Obituaries - E

Obituaries - E

George Eason

George Eason was born in Chesterfield on 15 March 1930, the son of Henry Swindell Eason and his wife Annie Shepherd (née Warchurst). His early childhood was spent in the mining village of North Wingfield (near Chesterfield), where he attended the local primary school. In 1941 he was awarded a scholarship to Clay Cross Tupton Hall Grammar School, and a County Major Scholarship in 1948 enabled him to go to Birmingham University to study Mathematics (with subsidiary Physics) with G N Watson and R E (later Sir Rudolf) Peierls as Professors of Mathematics. Read more about George Eason

Michael Stephen Patrick Eastham

Michael Eastham will be remembered as a leading mathematical analyst who contributed extensively to the theory of ordinary differential equations. Michael was born in London on 2 December 1937. After attending Manchester Grammar School, he entered Merton College, Oxford in 1956 and graduated in 1959 with double first class honours in Mathematics. Read more about Michal Eastham

Evelyn Algernon Valentine Ebsworth


Evelyn Ebsworth came to Edinburgh from Cambridge in 1967 as the inaugural Crum Brown Professor of Chemistry and brought with him fresh and stimulating ideas in both teaching and research to inorganic chemistry. Together with Charles Kemball and John (now Sir John) Cadogan he established an innovative, competitive and well-balanced School that regained Edinburgh’s world-class reputation in chemistry. His lively sense of humour and skill with puns and literary allusions will be remembered by generations of those he taught. He was born in Richmond, Yorkshire, on St Valentine’s Day, 1933 and at the age of seven he sailed to South Africa to join his father, Brigadier WA Ebsworth, who was stationed there during the Second World War. He later moved to Southern Rhodesia and Kenya, returning to England in 1945. After attending Marlborough College he went to Kings College Cambridge as Exhibitioner in 1951, to read chemistry, and graduated with a First in 1954. Learn more about Evelyn Ebsworth

William Leonard Edge

William Leonard Edge, geometer, died, aged 92, on 27th September 1997 at Bonnyrigg, near Edinburgh. He was born on 8th November 1904 in Stockport, Cheshire. Both parents were teachers, his father a headmaster. His family called him Leonard. Maintaining Edwardian style he liked to be 'Edge' to colleagues and friends. Read more about William Leonard Edge

Arthur David Edwards

Emeritus Professor Arthur David Edwards FRSE was born on 11th November 1925 in Eastbourne and passed away peacefully on the 27th March 2014. He was a Civil Engineer and academic of the highest calibre. Arthur was educated first at Eastbourne Grammar School, then Northampton Engineering College in the years immediately following the second world war, obtaining his BSc (Engineering) from the University of London in 1950. During the war, he was in the volunteer naval reserve, rising to sub-lieutenant and serving on a fleet destroyer in the northern Atlantic and Arctic oceans. He spent the first six years after graduation in engineering practice, then returned to postgraduate study in London, and subsequently received his PhD from Imperial College London in 1965. Read more about Arthur Edwards.

William Julius Eggeling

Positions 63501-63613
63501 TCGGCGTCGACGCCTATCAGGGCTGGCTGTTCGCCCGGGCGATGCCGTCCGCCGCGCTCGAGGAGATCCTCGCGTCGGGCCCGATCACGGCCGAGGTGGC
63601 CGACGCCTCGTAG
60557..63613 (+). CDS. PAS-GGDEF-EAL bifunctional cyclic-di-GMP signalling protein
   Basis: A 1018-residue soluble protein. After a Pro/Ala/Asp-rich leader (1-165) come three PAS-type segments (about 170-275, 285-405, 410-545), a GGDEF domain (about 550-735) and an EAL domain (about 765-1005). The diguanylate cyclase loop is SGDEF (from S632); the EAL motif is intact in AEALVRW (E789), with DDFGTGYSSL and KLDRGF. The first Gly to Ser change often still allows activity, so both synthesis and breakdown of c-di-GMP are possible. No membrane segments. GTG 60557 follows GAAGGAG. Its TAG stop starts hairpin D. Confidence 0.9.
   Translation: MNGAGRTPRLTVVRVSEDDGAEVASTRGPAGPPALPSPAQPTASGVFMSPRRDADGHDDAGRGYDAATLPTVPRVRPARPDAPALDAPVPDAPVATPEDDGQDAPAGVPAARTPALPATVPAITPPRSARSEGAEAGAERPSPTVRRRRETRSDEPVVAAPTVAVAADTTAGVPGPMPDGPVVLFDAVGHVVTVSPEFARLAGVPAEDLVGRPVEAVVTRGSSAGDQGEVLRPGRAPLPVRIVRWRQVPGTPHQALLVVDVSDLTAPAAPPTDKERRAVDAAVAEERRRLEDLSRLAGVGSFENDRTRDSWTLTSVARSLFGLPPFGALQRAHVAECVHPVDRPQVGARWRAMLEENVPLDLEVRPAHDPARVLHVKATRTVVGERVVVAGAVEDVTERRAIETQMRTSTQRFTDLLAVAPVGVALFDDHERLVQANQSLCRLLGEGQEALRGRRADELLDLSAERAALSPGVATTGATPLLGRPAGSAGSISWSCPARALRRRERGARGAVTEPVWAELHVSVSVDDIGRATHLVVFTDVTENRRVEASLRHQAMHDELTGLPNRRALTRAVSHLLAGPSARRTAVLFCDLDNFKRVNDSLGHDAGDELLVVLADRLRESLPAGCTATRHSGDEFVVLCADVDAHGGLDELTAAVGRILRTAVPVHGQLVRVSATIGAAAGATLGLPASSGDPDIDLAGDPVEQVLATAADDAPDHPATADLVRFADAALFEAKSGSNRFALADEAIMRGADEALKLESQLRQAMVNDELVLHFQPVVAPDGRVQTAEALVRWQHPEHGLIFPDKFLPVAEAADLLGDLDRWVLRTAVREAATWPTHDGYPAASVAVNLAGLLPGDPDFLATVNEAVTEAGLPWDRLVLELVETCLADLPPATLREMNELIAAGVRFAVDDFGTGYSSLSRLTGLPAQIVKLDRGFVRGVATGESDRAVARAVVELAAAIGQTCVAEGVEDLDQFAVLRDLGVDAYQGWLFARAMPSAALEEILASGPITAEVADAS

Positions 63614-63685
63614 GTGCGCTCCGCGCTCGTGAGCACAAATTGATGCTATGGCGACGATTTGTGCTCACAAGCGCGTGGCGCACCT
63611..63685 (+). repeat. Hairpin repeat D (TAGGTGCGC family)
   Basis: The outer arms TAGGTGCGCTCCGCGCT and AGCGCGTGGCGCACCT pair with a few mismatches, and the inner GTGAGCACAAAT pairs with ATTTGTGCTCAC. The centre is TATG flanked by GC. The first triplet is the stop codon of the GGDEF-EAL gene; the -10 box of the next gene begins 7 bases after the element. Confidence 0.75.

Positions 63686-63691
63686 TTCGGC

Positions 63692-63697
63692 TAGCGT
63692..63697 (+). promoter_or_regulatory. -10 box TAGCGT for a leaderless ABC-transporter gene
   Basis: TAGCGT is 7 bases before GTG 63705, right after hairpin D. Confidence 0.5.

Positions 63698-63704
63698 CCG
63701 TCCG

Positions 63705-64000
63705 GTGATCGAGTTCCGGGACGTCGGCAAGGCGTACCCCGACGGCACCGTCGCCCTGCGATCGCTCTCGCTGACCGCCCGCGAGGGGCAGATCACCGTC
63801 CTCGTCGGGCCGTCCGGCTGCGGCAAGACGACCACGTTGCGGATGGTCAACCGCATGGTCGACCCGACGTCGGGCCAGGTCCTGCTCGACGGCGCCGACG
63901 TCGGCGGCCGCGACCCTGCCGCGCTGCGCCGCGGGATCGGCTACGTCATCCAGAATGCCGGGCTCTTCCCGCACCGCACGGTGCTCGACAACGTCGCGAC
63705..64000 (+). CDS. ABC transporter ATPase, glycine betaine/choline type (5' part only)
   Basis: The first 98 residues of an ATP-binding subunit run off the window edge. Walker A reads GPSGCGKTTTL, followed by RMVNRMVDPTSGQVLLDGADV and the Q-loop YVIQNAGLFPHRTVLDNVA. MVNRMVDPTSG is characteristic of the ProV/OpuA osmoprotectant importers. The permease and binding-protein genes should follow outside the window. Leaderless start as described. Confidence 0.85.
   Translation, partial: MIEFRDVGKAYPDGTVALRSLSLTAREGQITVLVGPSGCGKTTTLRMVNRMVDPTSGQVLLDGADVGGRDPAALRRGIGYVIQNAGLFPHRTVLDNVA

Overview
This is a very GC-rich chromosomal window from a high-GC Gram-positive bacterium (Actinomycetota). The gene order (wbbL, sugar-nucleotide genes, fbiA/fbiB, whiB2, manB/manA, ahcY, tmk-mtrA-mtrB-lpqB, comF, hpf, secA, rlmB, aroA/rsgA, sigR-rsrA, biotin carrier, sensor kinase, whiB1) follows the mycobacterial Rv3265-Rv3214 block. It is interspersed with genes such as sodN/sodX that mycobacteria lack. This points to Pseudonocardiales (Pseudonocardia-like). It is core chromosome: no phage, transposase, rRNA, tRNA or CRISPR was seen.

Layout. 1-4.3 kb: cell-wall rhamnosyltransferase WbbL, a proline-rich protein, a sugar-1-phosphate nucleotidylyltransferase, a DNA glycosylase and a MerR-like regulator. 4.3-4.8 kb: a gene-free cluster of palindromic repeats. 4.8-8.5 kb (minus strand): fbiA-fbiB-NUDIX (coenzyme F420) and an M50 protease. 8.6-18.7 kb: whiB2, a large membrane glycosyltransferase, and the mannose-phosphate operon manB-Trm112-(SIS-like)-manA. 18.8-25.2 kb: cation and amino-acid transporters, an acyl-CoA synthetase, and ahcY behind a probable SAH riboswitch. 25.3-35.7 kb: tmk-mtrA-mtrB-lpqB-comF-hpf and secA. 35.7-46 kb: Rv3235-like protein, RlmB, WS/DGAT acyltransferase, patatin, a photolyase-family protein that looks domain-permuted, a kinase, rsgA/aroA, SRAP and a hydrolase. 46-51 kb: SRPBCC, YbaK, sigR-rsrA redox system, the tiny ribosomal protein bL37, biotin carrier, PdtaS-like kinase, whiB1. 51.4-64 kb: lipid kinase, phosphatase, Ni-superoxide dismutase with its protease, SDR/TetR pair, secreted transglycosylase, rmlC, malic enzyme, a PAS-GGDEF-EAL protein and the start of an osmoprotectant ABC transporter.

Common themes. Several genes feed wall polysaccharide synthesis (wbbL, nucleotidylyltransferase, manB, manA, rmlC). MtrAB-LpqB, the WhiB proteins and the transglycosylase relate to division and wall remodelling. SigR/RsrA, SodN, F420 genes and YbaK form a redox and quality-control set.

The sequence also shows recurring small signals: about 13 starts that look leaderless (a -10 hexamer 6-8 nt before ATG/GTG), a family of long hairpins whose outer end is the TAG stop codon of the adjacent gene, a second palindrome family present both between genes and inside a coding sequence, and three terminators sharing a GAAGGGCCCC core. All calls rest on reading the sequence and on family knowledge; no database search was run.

In the heyday of the Uganda Forest Department in the 1930s and 1940s, and in the formative years of nature conservation in Scotland in the 1950s and 1960s, Dr W J (Joe) Eggeling was a dominant figure. He died peacefully in hospital in Perth on 10 February 1994. Today when the forests of Africa are under threat, and the natural heritage of Scotland is cared for as never before, the life and work of W J Eggeling is remembered with deep gratitude. Read more about William Julius Eggeling

Maurice Douglas Warburton Elphinstone

Sir Douglas Elphinstone, actuary and stockbroker, died at Holme Eden Abbey (near Carlisle) on 5 December 1995. He was born on 13 April 1909 in Eynsford, Kent, the eldest son of the Reverend Canon Maurice Elphinstone and Christiana Almond. His childhood was spent in Sowerby Bridge, where his father was Vicar. His mother was the daughter of Dr Almond, Headmaster of Loretto School from 1861 to 1903, and Elphinstone himself was a pupil at Loretto from 1918 to 1928. Read more about Maurice Douglas Warburton Elphinstone

Ivor Malcolm Haddon Etherington

Ivor Etherington was born in Lewisham on 8 February 1908, the son of Bruce and Annie Margaret Etherington, Baptist missionaries working in Ceylon. His father had been born in India and his mother in Ceylon; both came from talented families which had made significant contributions in a variety of walks of life. His paternal grandfather, also a Baptist missionary, had written a standard text on Hindi grammar, whilst his maternal grandfather had been a prominent figure in the political and agricultural life of Ceylon. A great uncle on his father's side, John Haddon, edited the first Baptist hymnary, for which he invented the typesetting of music. Read more about Ivor Malcolm Haddon Etherington

(Henry) John Evans

John Evans was a distinguished biological scientist, whose research on how potentially hazardous substances can alter the genetic structure and function of cells has done much to set standards to protect humans from the harmful effects of these substances occurring in the environment and in the workplace. During the 25 years of his inspired leadership, the MRC Human Genetics Unit in Edinburgh expanded to become one of the world’s leading centres for genetics research. Read more about Henry John Evans

 

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